life of the individual and advanc-
ing the eternal effort to bring
reason and justice .and humanity
into the relations of men and na-
tions. Toward these ends, the uni-
versity has a responsibility to an-
alyze existing public policies with
a view to determining whether
they advance or retard the reali-
zation of basic human objectives
and how they should be changed.
Obviously, there are great mu-
tual benefits in relations between
the universities and government,
but when the relationship becomes
too close, too extensive and too
highly valued by the universities,
the higher functions of the uni-
versity are in danger of being com-
promised. The anger goes far
beyond contractual associations
with the CIA, which, unfortunate
though they are, are so egregious
that, once they are known, there
is a tendency to terminate them
with all possible haste. Nor is there
any danger inherent in govern-
ment sponsored research of and by
itself; on the contrary, govern-
ment contracts bring needed mon-
ey to the universities and needed
intellectual resources to the gov-
ernment.
The danger lies rather in the
extent of these connections: as
long as they are secondary func-
tions for the university, they are

not harmful, but when they be-
come primary areas of activity,
which they become the major
source of the university's revenue
and the major source of the schol-
ar's prestige, then the "teaching
of things in perspective" is likely
to be neglected and the univer-
sality of the university compromis-
ed. The harm, in short, lies less
in what is done in relation to the
government than in what is neg-
lected as a result of it.
NOT HAVING been a professor
for some years, I must make it
clear that I am expressing strong
suspicions rather than firm con-
victions about the effects ofgov-
ernment on the universities. I 'sus-
pect that when a university be-
comes closely oriented to the cur-
rent needs of government, it takes
on some of the atmosphere of a
place of business while losing that
of a place of learning. The sci-
ences, I expect, are emphasized at
the expense of the humanities and,
within the humanities, the behav-
ioral school of social science at the
expense of the more traditional-
and to my mind more humane-
approaches. Generally, I would ex-
pect an interest in salable, in-
formation nertaining to current

Today the DMZ, Tomorrow .

J. William Fulbright
the purpose and not just tech-
nique, is likely to lose a sale.
"Sound" scholars p r o d u c e
"sound" disciplines. In a research-
oriented university, I would expect,
the student who is highly valued
is the one who can contribute to
production. Obviously, the gradu-
ate student is a more valuable re-
search assistant than the under-
graduate and the scientifically-
oriented student is more valuable
than the one who is interested
in history or philosophy.
In lending themselves too much
to the purposes of government, the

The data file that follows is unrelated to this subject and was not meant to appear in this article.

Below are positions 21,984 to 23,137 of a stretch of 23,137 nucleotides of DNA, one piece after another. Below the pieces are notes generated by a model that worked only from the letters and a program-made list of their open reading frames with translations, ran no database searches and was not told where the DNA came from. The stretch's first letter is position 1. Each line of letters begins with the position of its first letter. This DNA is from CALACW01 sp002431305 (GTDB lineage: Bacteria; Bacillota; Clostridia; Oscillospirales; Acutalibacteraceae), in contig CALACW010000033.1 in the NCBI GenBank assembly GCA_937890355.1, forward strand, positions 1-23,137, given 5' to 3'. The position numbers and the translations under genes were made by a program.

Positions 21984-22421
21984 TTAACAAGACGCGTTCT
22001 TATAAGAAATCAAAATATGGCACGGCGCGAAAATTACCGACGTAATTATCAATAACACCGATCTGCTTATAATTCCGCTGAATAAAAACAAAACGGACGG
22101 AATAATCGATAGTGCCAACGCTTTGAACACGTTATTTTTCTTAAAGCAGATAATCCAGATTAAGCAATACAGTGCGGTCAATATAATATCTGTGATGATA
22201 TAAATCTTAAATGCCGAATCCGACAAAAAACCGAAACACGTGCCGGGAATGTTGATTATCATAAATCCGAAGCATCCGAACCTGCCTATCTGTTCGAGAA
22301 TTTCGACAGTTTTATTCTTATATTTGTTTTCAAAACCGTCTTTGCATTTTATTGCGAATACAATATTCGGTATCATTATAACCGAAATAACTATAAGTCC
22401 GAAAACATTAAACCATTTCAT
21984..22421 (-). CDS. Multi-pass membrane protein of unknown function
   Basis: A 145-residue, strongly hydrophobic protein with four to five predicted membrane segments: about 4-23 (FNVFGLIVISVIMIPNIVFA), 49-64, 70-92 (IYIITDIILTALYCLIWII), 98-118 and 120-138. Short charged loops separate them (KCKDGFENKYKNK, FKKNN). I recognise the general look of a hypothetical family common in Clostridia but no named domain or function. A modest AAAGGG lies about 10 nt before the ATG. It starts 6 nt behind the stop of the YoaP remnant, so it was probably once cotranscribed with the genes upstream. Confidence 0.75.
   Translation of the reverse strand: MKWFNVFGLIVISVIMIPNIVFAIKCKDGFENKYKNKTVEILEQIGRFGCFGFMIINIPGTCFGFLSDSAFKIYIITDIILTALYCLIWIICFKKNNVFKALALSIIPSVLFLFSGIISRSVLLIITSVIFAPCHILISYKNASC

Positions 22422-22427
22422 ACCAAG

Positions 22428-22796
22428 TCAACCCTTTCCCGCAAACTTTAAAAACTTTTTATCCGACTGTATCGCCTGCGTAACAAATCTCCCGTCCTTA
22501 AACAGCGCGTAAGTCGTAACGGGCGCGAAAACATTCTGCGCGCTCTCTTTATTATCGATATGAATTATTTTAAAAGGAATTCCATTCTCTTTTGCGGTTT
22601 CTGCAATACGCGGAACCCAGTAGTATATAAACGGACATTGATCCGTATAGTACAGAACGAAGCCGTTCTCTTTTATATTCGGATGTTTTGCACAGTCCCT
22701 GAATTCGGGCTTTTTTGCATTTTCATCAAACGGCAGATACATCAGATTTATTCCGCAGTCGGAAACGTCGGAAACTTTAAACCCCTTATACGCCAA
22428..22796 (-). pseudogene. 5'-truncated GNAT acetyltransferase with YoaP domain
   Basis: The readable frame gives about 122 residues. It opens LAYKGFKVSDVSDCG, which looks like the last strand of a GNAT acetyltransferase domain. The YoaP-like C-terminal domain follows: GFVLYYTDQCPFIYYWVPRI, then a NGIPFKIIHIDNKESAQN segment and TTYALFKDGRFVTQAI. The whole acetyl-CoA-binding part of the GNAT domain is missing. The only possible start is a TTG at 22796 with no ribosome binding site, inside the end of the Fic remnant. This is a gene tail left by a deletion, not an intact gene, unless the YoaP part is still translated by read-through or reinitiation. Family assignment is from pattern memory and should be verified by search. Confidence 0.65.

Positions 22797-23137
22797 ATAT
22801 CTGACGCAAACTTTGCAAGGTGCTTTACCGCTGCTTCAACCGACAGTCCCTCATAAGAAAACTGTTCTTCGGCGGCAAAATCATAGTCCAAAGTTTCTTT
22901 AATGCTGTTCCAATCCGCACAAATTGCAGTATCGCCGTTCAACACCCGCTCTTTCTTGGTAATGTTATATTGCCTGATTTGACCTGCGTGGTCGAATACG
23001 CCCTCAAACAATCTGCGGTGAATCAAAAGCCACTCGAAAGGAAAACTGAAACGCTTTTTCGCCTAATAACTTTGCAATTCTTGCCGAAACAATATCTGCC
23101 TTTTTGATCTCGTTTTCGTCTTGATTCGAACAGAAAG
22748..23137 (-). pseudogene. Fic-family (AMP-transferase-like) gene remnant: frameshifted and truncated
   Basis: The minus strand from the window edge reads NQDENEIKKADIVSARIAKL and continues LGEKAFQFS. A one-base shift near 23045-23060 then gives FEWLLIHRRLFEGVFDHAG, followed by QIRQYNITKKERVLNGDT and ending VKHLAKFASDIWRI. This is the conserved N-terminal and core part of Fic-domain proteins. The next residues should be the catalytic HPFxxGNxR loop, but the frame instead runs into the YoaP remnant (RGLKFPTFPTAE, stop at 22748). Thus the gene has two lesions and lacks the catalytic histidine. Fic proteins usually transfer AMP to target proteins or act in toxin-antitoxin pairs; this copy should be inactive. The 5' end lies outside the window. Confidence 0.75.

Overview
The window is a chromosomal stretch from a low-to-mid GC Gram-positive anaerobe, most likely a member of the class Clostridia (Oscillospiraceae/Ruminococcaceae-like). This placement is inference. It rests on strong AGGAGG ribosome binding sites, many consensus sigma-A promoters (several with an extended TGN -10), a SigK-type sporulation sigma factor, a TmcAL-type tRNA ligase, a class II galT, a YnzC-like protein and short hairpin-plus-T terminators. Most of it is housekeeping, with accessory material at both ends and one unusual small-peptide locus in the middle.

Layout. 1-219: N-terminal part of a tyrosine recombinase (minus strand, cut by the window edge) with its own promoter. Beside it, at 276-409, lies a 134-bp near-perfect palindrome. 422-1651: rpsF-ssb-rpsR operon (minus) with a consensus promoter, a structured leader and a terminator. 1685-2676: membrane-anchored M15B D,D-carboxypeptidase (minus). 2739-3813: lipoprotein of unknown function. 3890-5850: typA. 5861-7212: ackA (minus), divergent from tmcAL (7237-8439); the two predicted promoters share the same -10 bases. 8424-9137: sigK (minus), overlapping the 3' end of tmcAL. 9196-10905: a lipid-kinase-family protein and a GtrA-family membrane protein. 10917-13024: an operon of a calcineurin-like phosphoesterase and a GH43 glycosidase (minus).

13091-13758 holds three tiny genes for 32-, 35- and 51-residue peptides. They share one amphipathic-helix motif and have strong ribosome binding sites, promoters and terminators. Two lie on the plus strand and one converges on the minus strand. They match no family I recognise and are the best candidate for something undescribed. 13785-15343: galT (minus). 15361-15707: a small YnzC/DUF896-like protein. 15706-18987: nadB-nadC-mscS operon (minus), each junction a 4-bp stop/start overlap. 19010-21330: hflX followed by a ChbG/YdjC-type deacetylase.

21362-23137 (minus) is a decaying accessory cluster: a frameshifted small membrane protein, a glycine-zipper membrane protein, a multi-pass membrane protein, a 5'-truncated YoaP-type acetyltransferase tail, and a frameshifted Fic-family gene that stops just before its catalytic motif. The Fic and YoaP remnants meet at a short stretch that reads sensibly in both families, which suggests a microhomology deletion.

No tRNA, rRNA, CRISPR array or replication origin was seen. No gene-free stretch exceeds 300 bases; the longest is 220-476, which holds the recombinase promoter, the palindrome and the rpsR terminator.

universities are failing their high-
er purposes. They are not con-
tributing to the re-examination of
the ideas of our ancestors on
which human survival depends;
they are not dealing with the cen-
tral problems of the first genera-
tion in human history which holds
the power of life and death over
its progeny; they are not, in Arch-
ibald MacLeish's phrase, trying to
produce "an idea that mankind
can hold to."
HOW MIGHT some of these
considerations guide the universi-
ties toward a constructive contri-
bution in the current crises of our
foreign relations?
I most emphatically, do not
think that the universitiesdshould
act like recruits called to the col-
ors. I do not think that the hu-
military science, that civi engi-
neering must give way to military
engineering, or that history and
philosophy must give way to com-
puterized "war games."
Unless it conceives itself as
nothing more than the servant of
the party in power, the univer-
sity has a higher function to per-
form. The university, it is true,
cannot separate itself from the
society of which it is a part, but
the community of scholars must
do more than accept misfortune
and consider how it can be over-
come. It must ask how we came
to misfortune and whether we
need have. It must ask what has
been done wisely and what has
been done foolishly and what the
answers to these questions imply
for the future. It must ask how
it came about that we have had
for so long to devote so great a
part of our resources to war and
its prevention and it must ask
whether we are condemned by
forceshbeyond our control to con-
tinue to do so. It can, like the
secretary of state, ask what is
wrong with the "other sie," but
it must not fail to ask as well what
is wrong with our side, remember-
ing always that the highest devo-
tion we can give is not to our
country as it is but to a concept
of what we would like it to be.
In considering a crisis such as
the war in Vietnam, the politician
is usually preoccupied with tech-
nique rather than long-term needs.
His concern is largely focused on
the tactical questions of the war:
what are the probable effects of
bombing or of not bombing North,
Vietnam? What degree of escala-
tion is likely to bring the Chinese